Local group sparks recall attempt against Bruce Gibson



Second District Supervisor Bruce Gibson is less than a year into his fifth four-year term. He's weathered a vote recount process, and now he's facing a recall attempt.

On Oct. 27, a group called the Committee to Support the Recall of Supervisor Bruce Gibson served the supervisor a notice of intention to recall at his residence.

In a press release sent to New Times, the committee claimed Gibson must be recalled on grounds of violating his oath of office to the U.S. and state constitutions, a sense of contempt for "forgotten" taxpayers in the county, verbal abuse and mockery of speakers at the Board of Supervisors meeting, and a misrepresentation of the county's legislative platform at the state level. The committee didn't respond to New Times' request for comment.

Gibson told New Times that several points raised in the press release are a "collection of misrepresentation, lies, and political grievances."

"I would emphasize that two of the main proponents of the recall are candidates [John Whitworth and Bruce Jones] that I defeated in elections last year," he said via email. "Apparently, they're looking for a do-over."

CONTINUED PUSHBACK Second District Supervisor Bruce Gibson claimed that former opponents John Whitworth and Bruce Jones are the “main proponents” behind the effort to get 7,500 signatures to start a recall process against him. - FILE PHOTO BY JAYSON MELLOM
  • CONTINUED PUSHBACK Second District Supervisor Bruce Gibson claimed that former opponents John Whitworth and Bruce Jones are the “main proponents” behind the effort to get 7,500 signatures to start a recall process against him.

A representative of the 2nd District since 2007, Gibson returned as the area's leader in late 2022 after a narrow victory, albeit in a different landscape. The adoption of the since-withdrawn Patten map redrew Gibson's district, elbowing out Los Osos and Morro Bay while pulling in Atascadero, Templeton, San Miguel, and Lake Nacimiento. Gibson ran against retired Templeton doctor Bruce Jones. Thirteen votes put Gibson over the edge, but that victory met a hand recount request filed by San Miguel resident Darcia Stebbens.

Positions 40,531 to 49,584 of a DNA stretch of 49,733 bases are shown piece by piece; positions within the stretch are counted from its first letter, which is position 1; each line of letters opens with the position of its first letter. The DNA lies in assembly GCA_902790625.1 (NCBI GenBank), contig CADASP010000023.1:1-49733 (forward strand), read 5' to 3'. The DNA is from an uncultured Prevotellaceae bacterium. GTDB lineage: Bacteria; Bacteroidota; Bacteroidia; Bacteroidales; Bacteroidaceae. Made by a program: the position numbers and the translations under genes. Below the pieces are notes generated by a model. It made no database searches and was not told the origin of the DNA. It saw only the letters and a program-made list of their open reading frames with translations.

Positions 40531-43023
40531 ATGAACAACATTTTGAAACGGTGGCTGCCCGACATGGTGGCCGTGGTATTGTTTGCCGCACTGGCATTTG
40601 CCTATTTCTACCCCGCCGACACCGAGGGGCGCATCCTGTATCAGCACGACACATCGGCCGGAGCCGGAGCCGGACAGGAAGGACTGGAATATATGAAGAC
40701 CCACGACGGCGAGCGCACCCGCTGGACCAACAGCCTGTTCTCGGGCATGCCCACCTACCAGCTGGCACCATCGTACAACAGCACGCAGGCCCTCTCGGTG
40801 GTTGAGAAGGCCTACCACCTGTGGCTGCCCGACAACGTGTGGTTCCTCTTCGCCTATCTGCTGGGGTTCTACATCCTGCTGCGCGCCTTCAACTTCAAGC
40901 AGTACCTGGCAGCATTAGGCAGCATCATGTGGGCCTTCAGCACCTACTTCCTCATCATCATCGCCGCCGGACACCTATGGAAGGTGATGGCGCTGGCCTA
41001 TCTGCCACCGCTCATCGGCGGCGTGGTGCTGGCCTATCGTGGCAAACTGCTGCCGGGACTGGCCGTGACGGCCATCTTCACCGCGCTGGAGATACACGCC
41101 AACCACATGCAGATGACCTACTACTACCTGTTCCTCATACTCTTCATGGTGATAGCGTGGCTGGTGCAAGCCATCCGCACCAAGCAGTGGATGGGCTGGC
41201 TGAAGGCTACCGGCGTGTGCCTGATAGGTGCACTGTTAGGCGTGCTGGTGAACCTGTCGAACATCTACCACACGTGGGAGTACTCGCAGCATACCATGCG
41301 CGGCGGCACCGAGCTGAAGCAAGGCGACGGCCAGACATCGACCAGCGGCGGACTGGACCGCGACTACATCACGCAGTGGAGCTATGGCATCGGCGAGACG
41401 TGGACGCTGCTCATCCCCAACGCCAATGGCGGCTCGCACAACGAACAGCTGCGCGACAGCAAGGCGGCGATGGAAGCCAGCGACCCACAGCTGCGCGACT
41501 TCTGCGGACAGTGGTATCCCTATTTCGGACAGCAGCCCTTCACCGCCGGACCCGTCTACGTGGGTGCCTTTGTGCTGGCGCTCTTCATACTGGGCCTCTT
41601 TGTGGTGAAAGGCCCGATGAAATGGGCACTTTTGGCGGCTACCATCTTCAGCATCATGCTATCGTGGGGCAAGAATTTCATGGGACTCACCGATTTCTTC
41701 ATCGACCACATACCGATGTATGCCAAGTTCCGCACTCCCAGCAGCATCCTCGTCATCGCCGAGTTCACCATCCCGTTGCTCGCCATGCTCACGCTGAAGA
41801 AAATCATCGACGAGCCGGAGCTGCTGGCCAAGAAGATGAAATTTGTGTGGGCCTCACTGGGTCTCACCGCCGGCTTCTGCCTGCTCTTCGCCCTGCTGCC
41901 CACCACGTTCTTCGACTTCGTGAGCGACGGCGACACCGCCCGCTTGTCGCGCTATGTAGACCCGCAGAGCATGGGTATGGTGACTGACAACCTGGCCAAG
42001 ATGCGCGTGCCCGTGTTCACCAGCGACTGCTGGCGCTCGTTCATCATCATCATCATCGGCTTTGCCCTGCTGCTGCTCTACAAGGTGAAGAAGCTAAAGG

The SLO County Clerk-Recorder's Office affirmed Gibson's win after the recount and took Stebbens to small claims court for unpaid fees stemming from her request. Stebbens still owes the office almost $5,000 and awaits a trial de novo hearing on the case.

At the Oct. 31 Board of Supervisors meeting, she approached the dais during public comment to play a video clip of Gibson speaking at a Sacramento press conference about an amendment to lower the voter threshold for raising taxes.

"I wanted to speak on perspective and representation," she said at the meeting. "Elections have consequences and selections have dire consequences. I have a video I'd like to show you concerning one of our supervisors who's representing something from this county that is opposed to what he's speaking about here."

In the video, Gibson expressed his support for Assembly Constitutional Amendment (ACA) 1. It reduces the voter threshold for special taxes from a two-thirds majority to 55 percent.

"The two-thirds threshold has throttled crucial housing and infrastructure projects that we need to solve critical problems," Gibson said in the video.

He illustrated that with an example from SLO County—the half-cent sales tax measure called Measure J that failed to pass in 2016 despite more than 66 percent of people voting in its favor.

"That failure cost us. It cost us $25 million a year in sales tax revenue, it cost us almost another $1 million a year of augmented gas tax, and it has cost us tens of millions of dollars in grant funds that we would have otherwise qualified for if we were a self-help county," Gibson said in the video. "The ACA 1 is not a radical idea. It simply aligns the voter threshold at 55 percent, which has been in place for schools for quite some time, and we don't hear complaints about that, and the schools have been successful."

The supervisor's support of ACA 1 appeared to make his detractors fearful of a repeal of Proposition 13. The 1978 amendment values property at its 1975 fair market value and restricts annual increases in property taxes with inflation in mind. The recall committee's press release claims that ACA 1 would destroy the benefits of Proposition 13, adding that Gibson's support for it is contradictory.

"This is in complete opposition to the SLO County Board of Supervisor's unanimous vote in February 2023 to continue its support of Proposition 13 as a part of its state legislative platform," the press release stated.

Whitworth, one of Gibson's primary opponents, also gave public comment claiming that even "progressive liberals are angry."

"They've signed petitions and they're gonna sign petitions. We need 7,500 [signatures], we're gonna get way more than that," he said. "Prop. 13 ... that is what people are angry about and you supporting the repealing of 13 is really what they're angry about and that's why the recall will be successful."

In the committee's notice of intention to recall Gibson, other allegations included an abuse of power by "getting rid" of former County Administrative Officer Wade Horton and replacing him with a "crony," and remaining silent on the "bribery, extortion, and corruption" of late Supervisor Adam Hill.

Gibson shot back with a filing of his own to the County Clerk on Oct. 31, stating that he expects the recall attempt to fail.

"They're MAGA fanatics and this is just what they do," Gibson wrote in his answer to the notice. "[SLO County] voters are smart and they'll see through this vain attempt to nullify last year's election."


Comments (3)

Showing 1-3 of 3

Add a comment

Add a comment